3. The OGC Publish/Subscribe specification in the context of sensor-based applications

    NASA Astrophysics Data System (ADS)

    Bigagli, Lorenzo

    2014-05-01

    be small. Instead, the Publish/Subscribe model is characterized by the ability for a Subscriber to specify an ongoing (persistent) expression of interest in some messages, and by the asynchronous delivery of such messages. Hence, the publish/subscribe model can be useful to reduce the latency between event occurrence and event notification, as it is the Publisher's responsibility to publish a message when the event occurs, rather than relying on clients to anticipate the occurrence. The following cross-service requirements have been identified for PubSub 1.0: • Provide notification capabilities as a module to existing OGC services with no impact on existing service semantics and by reusing service-specific filtering semantics. • Usable as a way to push actual data (not only references to data) from a data access service (i.e. WCS, WFS, SOS) to the client. • Usable as a way to push notification messages (i.e. lightweight, no data but rather references to data) to the client. • Usable as a way to provide notifications of service and dataset updates in order to simplify/optimize harvesting by catalogs. The use-cases identified for PubSub 1.0 include: • Service Filtered Data Push. • Service Filtered Notification. • Notification of Threshold Crossings. • FAA SAA Dissemination Pilot. • Emergency / Safety Critical Application. The above suggests that the OGC Publish/Subscribe specification could be successfully applied to sensor-based monitoring. This work elaborates on this technology and its possible applications in this context.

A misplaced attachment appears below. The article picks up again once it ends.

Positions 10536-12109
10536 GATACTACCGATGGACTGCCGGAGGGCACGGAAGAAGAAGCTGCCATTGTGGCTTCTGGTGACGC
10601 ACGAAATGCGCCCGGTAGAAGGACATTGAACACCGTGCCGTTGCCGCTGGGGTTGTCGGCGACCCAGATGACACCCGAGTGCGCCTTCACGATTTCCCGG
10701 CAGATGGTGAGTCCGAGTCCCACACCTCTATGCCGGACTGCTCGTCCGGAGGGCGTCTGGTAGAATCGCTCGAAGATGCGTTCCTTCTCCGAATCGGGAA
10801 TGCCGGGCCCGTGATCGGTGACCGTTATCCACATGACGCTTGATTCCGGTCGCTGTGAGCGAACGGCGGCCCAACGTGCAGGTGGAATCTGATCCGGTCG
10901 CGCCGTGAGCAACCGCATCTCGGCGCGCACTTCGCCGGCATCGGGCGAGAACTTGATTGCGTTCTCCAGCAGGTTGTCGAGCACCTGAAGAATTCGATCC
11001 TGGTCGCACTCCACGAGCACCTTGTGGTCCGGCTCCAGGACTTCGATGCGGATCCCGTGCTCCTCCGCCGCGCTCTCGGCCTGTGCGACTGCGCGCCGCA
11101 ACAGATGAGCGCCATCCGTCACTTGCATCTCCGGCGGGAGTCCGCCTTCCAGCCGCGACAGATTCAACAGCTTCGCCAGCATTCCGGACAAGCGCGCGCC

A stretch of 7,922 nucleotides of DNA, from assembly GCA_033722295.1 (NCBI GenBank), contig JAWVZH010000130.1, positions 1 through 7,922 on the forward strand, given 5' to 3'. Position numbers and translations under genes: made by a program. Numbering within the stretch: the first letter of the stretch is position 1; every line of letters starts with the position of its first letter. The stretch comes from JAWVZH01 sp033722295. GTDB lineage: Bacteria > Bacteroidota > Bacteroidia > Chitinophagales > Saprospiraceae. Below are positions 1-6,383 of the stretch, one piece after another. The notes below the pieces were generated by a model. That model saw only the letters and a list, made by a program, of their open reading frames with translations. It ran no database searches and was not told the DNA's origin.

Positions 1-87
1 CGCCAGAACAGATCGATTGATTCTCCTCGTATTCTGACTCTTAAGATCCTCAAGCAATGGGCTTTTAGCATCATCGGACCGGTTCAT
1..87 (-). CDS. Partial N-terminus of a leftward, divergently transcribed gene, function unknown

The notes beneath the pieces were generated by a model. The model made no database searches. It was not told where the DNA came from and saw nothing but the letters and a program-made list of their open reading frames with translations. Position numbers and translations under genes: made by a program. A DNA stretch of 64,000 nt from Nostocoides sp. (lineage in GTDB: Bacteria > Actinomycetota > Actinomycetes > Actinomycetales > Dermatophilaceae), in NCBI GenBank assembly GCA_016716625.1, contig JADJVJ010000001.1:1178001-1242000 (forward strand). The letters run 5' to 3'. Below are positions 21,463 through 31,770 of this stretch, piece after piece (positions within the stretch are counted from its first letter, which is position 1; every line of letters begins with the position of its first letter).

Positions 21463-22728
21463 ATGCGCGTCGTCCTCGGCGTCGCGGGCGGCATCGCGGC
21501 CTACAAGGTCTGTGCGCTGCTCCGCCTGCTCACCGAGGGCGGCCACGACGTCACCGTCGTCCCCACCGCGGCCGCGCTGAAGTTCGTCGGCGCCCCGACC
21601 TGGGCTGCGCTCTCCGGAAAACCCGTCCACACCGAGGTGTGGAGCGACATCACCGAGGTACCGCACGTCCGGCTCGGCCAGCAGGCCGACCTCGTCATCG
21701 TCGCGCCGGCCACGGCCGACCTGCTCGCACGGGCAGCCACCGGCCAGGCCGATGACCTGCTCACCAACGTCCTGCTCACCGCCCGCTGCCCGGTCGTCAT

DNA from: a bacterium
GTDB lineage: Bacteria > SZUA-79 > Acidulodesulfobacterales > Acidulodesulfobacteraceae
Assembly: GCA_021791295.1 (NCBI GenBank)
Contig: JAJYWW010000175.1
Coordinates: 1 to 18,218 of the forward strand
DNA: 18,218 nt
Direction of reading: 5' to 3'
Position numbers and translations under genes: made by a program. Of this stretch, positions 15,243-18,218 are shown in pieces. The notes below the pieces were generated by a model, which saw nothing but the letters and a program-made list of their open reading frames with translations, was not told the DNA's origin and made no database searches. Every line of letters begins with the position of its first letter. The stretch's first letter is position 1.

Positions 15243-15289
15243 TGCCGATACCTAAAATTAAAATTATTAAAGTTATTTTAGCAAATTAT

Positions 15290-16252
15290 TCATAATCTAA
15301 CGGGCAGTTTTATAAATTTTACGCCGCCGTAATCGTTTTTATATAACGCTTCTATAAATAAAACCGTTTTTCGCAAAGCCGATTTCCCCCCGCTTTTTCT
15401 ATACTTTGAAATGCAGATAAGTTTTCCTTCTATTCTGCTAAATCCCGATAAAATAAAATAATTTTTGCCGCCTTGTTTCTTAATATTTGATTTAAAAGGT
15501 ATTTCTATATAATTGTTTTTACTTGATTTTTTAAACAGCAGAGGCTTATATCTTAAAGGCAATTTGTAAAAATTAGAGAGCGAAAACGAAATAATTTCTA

4. The Future of Scholarly Publishing

    ERIC Educational Resources Information Center

    Chronicle of Higher Education, 2009

    2009-01-01

    In these times of financial crisis, much of the discussion about scholarly publishing has focused on budgets, the switch to electronic formats, and the future of the monograph. Throughout, however, university presses have continued to bring out important scholarship that is the mainstay of academe. "The Chronicle Review" asked a group of editors…